Thursday, December 12, 2013
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Boston Red Sox designated hitter David Ortiz carries relief pitcher Koji Uehara after winning Game 6 of baseball's World Series against the St. Louis Cardinals Wednesday, Oct. 30, 2013, in Boston. The Red Sox won 6-1 to win the series. (AP Photo/David J. Phillip)
"It was an awesome atmosphere here tonight," Lackey said.
The win capped an emotional season for the Red Sox, one heavy with the memory of the events that unfolded on Patriots Day, when three people were killed and more than 260 wounded in bombing attacks at the Boston Marathon. The Red Sox wore "Boston Strong" logos on their left sleeves, erected a large emblem on the Green Monster and moved the logo into the center-field grass as a constant reminder.
"There's I think a civil responsibility that we have wearing this uniform, particularly here in Boston," Farrell said. "And it became a connection initially, the way our guys reached out to individuals or to hospital visits. And it continued to build throughout the course of the season. I think our fans, they got to a point where they appreciated the way we played the game, how they cared for one another. And in return they gave these guys an incredible amount of energy to thrive on in this ballpark."
Red, white and blue fireworks fired over the ballpark as Commissioner Bud Selig presented the World Series trophy to Red Sox owners John Henry, Tom Werner and Larry Lucchino, leaving a haze over the field.
"When the fireworks went off at the presentation of the trophy out there, when the ballpark was filled with smoke, it was completely surreal," Farrell said. "To be in this position, given where we've come from, reflecting back a year ago at this time, there's been a lot that's happened in 13 months."
Players then put on goggles for the champagne celebration in the cramped clubhouse.
"They had tremendous will," Henry said.
Among the players blamed for the indifferent culture at the end of the Francona years, Lackey took the mound two days shy of the second anniversary of his elbow surgery and got his first Series win since the 2002 clincher. He pitched shutout ball into the seventh, when Carlos Beltran's RBI single ended the Cardinals' slump with runners in scoring position at 0 for 14.
Junichi Tazawa came in with the bases loaded and retired Allen Craig on an inning-ending grounder to first. Brandon Workman followed in the eighth and Uehara finished.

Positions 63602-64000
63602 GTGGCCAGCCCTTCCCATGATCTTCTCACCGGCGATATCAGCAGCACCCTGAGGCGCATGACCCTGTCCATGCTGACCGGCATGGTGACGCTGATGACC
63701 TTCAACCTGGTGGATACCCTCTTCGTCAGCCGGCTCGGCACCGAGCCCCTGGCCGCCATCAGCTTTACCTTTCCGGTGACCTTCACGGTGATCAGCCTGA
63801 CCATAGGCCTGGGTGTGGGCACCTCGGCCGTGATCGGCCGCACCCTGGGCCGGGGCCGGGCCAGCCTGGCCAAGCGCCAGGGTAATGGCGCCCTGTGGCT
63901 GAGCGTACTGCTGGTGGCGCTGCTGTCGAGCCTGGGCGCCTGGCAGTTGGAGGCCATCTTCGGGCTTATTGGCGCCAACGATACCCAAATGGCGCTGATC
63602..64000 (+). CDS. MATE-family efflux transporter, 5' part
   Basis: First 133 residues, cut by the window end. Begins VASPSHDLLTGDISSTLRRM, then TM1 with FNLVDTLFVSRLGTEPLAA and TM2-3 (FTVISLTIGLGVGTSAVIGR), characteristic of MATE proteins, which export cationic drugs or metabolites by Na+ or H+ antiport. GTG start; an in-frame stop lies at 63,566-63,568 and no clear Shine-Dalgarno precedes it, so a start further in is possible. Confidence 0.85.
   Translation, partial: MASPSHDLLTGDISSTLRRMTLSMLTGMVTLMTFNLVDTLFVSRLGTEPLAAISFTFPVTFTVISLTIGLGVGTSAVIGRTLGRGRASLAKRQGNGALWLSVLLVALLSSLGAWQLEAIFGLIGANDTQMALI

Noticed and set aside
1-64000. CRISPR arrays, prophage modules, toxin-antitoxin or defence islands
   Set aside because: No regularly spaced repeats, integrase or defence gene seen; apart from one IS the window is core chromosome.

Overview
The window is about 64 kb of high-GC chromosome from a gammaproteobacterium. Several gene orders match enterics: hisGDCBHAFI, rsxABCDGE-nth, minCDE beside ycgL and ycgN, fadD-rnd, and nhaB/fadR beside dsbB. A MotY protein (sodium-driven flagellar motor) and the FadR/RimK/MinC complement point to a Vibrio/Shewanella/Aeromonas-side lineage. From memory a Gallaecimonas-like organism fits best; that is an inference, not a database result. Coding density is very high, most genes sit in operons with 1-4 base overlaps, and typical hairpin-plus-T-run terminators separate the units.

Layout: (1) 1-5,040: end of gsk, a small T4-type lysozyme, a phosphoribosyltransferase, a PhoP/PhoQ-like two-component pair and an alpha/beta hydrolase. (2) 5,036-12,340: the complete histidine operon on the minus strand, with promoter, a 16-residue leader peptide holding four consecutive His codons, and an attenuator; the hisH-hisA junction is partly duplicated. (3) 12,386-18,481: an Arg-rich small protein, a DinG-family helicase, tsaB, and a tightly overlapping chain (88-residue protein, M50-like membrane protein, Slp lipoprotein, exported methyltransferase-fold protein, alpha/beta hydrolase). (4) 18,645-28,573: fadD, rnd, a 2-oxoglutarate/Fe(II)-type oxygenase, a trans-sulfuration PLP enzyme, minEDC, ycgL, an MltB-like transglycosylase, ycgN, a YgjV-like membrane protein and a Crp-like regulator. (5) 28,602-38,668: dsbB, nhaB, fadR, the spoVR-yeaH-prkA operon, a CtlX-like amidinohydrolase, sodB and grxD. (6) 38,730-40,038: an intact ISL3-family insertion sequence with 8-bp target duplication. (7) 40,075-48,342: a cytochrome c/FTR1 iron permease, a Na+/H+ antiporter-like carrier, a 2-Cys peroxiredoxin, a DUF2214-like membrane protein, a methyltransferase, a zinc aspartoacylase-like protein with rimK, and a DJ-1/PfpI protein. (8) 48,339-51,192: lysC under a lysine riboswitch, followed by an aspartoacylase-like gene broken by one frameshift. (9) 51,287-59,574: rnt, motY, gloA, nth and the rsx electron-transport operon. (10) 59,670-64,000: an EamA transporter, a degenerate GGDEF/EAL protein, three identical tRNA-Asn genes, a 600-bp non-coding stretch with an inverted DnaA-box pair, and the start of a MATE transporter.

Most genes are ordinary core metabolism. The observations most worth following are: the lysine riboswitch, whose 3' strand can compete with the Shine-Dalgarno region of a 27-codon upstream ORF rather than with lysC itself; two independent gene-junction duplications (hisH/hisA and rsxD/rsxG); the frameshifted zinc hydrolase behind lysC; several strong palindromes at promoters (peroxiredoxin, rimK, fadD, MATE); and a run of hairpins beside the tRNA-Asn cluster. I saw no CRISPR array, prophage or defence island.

St. Louis had been seeking its second title in three seasons, but the Cardinals sputtered after arriving in Boston late Tuesday following a seven-hour flight delay caused by mechanical problems. Symbolic of the team's struggles, reliever Trevor Rosenthal tripped while throwing a pitch to Ortiz in the eighth, balking Pedroia to second.
Pedroia had brought back memories of Carlton Fisk's 1975 Game 6-winning home run, sending a first-inning drive about 10 feet foul of the Green Monster foul pole — and waving his left arm once to try to urge the ball fair as he came out of the batter's box.
Lackey escaped a two-on, none-out jam in the second when he retired Matt Adams and David Freese on flyouts and, after a wild pitch, struck out Jon Jay. Boston wasted a similar threat in the bottom half, then went ahead on the third.
Jacoby Ellsbury singled leading off and took second on Pedroia's grounder. Ortiz was intentionally walked, Napoli struck out and Gomes was hit above the left elbow with a pitch, loading the bases.
Victorino, wearing red, white and blue spikes with an American flag motif, had been 0 for 10 in the Series and missed the previous two games with a bad back.
Dropped from second to sixth in the batting order, he took two balls and a called strike, then turned on a 93 mph fastball and sent it high off the 37-foot-high wall in left. Gomes slid home as Yadier Molina took Matt Holliday's one-hop throw and applied the tag, and the catcher then argued with plate umpire Jim Joyce.
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